On Walton Ford

A few years ago when the Brooklyn Museum had its big Walton Ford show, The Tigers of Wrath, I was simply gob-stopped. The big canvases, which are both homage to and critique of John James Audubon and Western ways of looking at, and killing, nature, were amazing, filling me with awe. The paintings are epic, gorgeous, angry, sly, historically freighted, and lusciously painterly all at once. For starters, the draftsmanship, that is, the actual representational skill, is extraordinary. Watercolor, gouache, pencil, and ink on paper are his usual media. Photography did much to kill representational painting, and plenty of visual artists today can’t draw worth a plug nickel, but Ford’s post-modernism is grounded in serious skill.

A birthday gift of the Taschen edition of Ford’s work is the (belated) context for these remarks.

Ford makes notes around the images, quotes from historic sources, and even paints on faux mold stains and foxing to make them look authentically archival. The stories these paintings tell are sometimes obscure, sometimes unbelievable, and often tragic. The Great Auks marched towards their extinction on Funk Island, with their own thick layer of fat fueling the fires. Sir Richard Burton actually did try to teach apes language, and called one of them his “wife” – and you wonder why the real Mrs. Burton burned The Perfumed Garden ms. in Trieste? Da Vinci did in fact claim the auspices of a red kite landing on his crib and tickling his mouth with its tail feathers when he was baby. Passenger pigeons once landed in such enormous numbers on tree branches that their weight brought the boughs down.

Ford’s early “American Flamingo” is his most direct repost to Audubon. It’s a wildly contorted bird that’s just be shot by tiny figures in the distance, able to do so much damage only because of technology. Audubon could have painted it, if he’d be more honest. Audubon’s merging of natural history, showmanship (he was the “American woodsman” in buckskin long before Disney found Dan’l Boone), business, and art, is a fascinating subject. His Birds of America project was enormous, in effort, cost, and scope. It was first published in Britain since no American printer had the wherewithal or nerve to try it; it was marketed to European royalty, as a kind of book version of the wunderkammer, natural history imperialism by proxy. For, in the double-elephant folio editions, the birds are life-scale. This necessitated some odd postures for the tall ones like the flamingo. For all his realism, he was a dramatist of the first order. Of course, “realism” and “realistic” are ever culturally defined terms.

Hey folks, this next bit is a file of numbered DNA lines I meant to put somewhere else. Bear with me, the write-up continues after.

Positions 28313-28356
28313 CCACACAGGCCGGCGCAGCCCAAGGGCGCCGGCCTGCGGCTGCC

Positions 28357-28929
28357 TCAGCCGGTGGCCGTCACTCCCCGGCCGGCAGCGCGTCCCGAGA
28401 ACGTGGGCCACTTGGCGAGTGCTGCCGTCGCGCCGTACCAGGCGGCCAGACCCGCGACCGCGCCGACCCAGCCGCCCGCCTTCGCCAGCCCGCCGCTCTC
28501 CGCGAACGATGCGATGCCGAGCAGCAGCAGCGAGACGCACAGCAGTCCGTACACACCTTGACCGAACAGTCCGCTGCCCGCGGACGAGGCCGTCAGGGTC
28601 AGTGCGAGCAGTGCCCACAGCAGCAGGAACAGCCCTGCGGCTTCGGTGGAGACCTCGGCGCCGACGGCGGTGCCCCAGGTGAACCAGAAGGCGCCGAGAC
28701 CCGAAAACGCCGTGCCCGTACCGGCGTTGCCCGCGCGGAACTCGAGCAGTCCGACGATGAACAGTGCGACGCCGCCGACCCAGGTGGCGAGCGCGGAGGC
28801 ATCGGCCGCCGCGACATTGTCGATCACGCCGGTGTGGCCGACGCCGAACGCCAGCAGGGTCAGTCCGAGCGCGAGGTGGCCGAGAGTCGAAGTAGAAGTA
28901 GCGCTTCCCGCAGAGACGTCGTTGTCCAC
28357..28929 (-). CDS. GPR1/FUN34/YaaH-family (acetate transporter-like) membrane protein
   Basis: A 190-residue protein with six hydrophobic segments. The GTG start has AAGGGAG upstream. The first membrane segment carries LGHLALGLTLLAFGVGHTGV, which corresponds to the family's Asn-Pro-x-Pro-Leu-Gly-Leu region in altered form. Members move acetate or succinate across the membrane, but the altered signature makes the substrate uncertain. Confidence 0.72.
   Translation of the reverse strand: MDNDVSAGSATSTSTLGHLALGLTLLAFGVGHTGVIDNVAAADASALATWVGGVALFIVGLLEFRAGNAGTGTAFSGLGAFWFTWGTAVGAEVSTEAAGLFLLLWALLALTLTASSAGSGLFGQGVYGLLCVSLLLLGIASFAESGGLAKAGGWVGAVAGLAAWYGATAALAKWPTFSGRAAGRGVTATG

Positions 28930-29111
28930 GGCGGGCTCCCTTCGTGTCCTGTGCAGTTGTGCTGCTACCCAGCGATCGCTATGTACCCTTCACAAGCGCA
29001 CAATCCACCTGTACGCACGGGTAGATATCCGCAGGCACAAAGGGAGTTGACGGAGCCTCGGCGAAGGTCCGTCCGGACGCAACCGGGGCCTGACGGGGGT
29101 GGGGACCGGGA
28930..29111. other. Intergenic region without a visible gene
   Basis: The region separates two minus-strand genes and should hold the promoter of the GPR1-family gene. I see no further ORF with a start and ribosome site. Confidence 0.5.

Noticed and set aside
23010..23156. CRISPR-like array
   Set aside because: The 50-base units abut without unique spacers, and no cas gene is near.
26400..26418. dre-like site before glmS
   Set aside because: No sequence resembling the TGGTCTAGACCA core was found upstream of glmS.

Like all the early naturalists, Audubon killed his subjects. (As late as 1902, the President of the American Ornithologists’ Union said, “I do not protect birds. I kill them.”) Yet, one of the country’s pre-eminent conservation groups, the National Audubon Society, is named after him. The ironies of history are unbounded. That naming was bestowed by Brooklyn-born George Bird Grinnell (1849-1938), who was tutored by Audubon’s widow Lucy (1787-1874) at the Audubon estate in upper Manhattan. Later Grinnell would become an influential editor of Forest & Stream, campaigning for national parks, respect for Native Americans, saving the bison, and protecting birds from the slaughter of the millenary trade (one of fashion’s many dark hours). Grinnell, who was also a sportsman hunter, thought the Audubon name would live on. He was right: Audubon is certainly one of the most recognized artists in America, and Birds of America probably one of the most popular combinations of art and natural history in the world. And, of course, the book is stunningly beautiful; in its double elephant folio version a piece for the ages.

Now, it bears remembering that Grinnell’s magazine catered to men of leisure who hunted, cf. big game hunter and preservationist Teddy Roosevelt. They wanted to be allowed to hunt at their leisure, like unindicted putschist Dick Cheney on the estates of the robber barons of our day, without bother from the little people who were “market hunters,” in other words, making a living from killing (the barons, needless to say, also made their living from killing), which introduces the specter of class into the mix. Of course, it was people like Roosevelt and Grinnell who got the national parks system going. As I say, the ironies of history…

You see, you may have thought this was a digression away from Walton Ford, but these are the things you think about when you look at his pictures. The world is out of wrack in his images, violence and bestiality reigns, and you can’t take your eyes off them, because they are documents of our time. (And I have purposely refused to reproduce any of them here, because they are spectacles for eyes unaided by digital miniaturization.)

“The tigers of wrath are wiser than the horses of instruction.” ~ William Blake

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